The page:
Evaluating a Message Broker

If you have the technical need for messaging and have done some research into products that are out there, you are surely aware of the multitude of options that one has when it comes to picking a solution that will fulfill your needs for years to come. A thorough evaluation process should probably cover:

  • Performance – Evaluating a product on performance can only be done one way: In a lab. Vendors will generally not publish performance numbers for fear of being called out. So the only way to find out is by testing them on your own hardware/network configuration. The topics that should be covered are: Throughput and latency for point-to-point and publish-subscribe messaging, the storage scheme for persistent messages, and performance of pub-sub for high fan-out. These tests should probably be repeated many times for different quality of service options such as durable subscribers, persistent messages, multiple topics, SSL, large payloads, and transactional messages.
  • High Availability & Fail-Over – Believe it or not, some of the most expensive and most advertised message brokers did not even have a solution for client-side fail-over and broker discovery until just recently (some still don’t). Validating that you do not have to rely on home-grown retry logic for fail-over and fail-back should probably be the first step. Secondly and more importantly is the fail-over capabilities of the messaging broker. Obviously this largely depends on your requirements for continuous availability but understanding the time it takes for a back-up broker to take over the responsibilities of a failed broker is fairly important for most folks. Furthermore you would want to study the behavior of the broker when it fails while handling transactions that are in-flight and see if message order is preserved during fail-over and fail-back operations.
  • Scalability – Testing a messaging infrastructure for scalability can be done in multiple places. It would probably make most sense to first test the scalability of one broker and then the scalability of the messaging infrastructure as a whole (as you add more brokers). At times people confuse performance and scalability testing and I generally like to think of it this way: For performance tests you are looking for numbers. e.g. peak throughput per second, or sustained throughput per second. For scalability testing you are looking for numbers AND behavior. e.g. maximum number of connections AND what happens when we exceed those numbers? How does the broker behave (cpu, memory, performance) as the number of subscribers grows?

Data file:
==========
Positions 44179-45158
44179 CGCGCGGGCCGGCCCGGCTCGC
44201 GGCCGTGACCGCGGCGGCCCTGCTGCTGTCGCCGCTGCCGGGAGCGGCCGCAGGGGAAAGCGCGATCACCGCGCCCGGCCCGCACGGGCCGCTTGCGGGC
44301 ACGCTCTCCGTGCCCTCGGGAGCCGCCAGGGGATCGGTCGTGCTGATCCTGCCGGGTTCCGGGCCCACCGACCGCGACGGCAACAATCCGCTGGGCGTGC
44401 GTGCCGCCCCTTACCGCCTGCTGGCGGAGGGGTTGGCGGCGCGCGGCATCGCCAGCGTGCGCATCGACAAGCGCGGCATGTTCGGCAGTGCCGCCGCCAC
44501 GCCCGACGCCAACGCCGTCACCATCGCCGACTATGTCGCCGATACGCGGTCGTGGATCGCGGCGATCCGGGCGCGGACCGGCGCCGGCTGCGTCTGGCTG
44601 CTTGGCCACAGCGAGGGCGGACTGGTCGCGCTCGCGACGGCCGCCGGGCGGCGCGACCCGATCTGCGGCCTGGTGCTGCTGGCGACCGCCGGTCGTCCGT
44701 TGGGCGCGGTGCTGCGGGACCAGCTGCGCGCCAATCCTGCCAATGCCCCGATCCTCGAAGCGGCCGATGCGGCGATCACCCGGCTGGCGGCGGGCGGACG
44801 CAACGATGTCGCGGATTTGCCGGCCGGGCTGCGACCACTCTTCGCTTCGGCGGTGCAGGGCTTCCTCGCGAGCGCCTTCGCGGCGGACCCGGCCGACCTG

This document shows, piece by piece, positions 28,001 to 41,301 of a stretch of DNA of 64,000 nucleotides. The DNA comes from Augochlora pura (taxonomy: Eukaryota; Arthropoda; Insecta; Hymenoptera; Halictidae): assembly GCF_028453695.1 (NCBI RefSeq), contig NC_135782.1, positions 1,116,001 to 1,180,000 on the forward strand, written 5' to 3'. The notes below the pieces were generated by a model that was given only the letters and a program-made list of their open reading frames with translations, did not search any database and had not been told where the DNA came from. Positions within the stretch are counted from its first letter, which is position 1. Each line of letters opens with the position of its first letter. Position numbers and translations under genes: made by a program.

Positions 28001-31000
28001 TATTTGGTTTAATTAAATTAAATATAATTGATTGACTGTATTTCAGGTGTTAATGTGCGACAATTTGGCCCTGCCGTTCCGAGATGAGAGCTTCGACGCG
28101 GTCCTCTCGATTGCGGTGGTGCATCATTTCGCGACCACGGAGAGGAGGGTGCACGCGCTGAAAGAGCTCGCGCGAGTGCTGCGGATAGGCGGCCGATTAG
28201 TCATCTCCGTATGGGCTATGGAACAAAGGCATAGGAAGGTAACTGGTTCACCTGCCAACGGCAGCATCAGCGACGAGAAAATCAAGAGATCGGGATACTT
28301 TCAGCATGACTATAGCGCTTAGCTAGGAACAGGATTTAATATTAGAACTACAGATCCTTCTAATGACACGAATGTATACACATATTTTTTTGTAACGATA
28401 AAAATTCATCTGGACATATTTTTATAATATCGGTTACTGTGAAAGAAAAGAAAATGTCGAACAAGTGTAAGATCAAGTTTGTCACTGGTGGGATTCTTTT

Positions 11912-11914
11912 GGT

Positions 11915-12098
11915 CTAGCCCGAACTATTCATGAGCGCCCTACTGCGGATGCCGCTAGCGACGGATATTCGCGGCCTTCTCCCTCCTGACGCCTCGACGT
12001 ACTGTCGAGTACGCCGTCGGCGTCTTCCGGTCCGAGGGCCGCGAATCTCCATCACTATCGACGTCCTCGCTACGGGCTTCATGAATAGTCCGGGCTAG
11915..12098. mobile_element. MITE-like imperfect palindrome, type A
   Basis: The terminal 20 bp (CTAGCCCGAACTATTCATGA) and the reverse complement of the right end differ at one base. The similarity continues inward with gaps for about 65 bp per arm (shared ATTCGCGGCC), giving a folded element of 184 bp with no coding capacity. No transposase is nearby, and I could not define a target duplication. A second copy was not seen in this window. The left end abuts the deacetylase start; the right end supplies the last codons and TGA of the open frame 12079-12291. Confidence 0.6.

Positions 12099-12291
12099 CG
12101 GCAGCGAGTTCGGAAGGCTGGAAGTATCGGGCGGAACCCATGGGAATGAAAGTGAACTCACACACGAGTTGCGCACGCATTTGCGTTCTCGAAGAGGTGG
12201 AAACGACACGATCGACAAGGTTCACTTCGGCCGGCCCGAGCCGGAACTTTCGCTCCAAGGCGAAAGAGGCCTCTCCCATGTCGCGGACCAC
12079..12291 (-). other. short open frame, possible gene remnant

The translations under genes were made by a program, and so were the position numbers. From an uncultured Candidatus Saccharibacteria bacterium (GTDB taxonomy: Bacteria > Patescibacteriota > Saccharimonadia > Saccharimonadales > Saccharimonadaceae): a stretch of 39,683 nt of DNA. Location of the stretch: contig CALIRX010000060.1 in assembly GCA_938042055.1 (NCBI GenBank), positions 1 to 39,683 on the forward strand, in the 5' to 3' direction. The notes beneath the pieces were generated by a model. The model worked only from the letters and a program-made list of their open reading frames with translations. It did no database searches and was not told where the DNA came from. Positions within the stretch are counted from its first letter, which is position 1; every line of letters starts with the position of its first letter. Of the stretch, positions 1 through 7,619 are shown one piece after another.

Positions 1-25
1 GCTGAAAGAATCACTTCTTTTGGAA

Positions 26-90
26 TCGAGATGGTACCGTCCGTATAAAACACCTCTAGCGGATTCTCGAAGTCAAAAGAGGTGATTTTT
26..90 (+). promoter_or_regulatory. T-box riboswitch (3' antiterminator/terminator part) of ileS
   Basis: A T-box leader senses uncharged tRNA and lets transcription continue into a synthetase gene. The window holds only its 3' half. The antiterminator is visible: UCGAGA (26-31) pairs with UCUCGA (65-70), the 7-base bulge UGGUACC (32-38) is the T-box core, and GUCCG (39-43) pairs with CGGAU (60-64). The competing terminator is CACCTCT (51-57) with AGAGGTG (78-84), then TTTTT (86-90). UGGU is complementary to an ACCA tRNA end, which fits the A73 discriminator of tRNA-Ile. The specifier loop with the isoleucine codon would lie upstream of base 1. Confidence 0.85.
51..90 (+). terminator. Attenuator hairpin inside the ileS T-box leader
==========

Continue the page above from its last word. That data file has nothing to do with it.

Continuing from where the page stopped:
• Handling of Fault Conditions – One thing worth checking is to see how the broker behaves when it runs out of memory or disk space. Same goes for messaging: Is there a degradation in quality of service when you have slow subscribers or abnormal subscriber termination. Some high-profile messaging brokers are notorious for crashing when they receive too many messages that might have an invalid destination.
  • Administration & Monitoring – In the past many firms evaluated a messaging brokers admin capabilities based on how easy it was to set up queues and topics. Some open source brokers are now blazing a new trail and getting rid of interfaces and XML files for defining queues and topics all together. But having the ability to look into the belly of the broker to monitor its health statistics and error conditions is going to be important regardless. Whether that is done via APIs or JMX or SNMP or a web interface, is a matter of preference and should be evaluated accordingly.
  • Standards Compliance – Perhaps it is worth ensuring that your organization builds its interfaces according to the JMS specification and thus it would be important to validate the track record of the vendor when it comes to adoption of the specification. For some products the adoption of specifications has come as an afterthought and it becomes quite apparent in their inability to reliably implement durable subscribers or persistent messaging. For other products the specification is not important as they target specific business areas and try to solve niche problems.
  • Other areas that can be of potential importance: security (Access Control Lists on queues and topics, setting up access groups, authenticating clients using SSL), supported languages (both for clients as well the implementation of the broker), additional messaging features (hierarchical topics, flow control), and the reliability, and support provided by the vendor

So given all that what is the best messaging product out there? How much does it cost? I have my favorites but then again it all depends on the problem you’re trying to solve.

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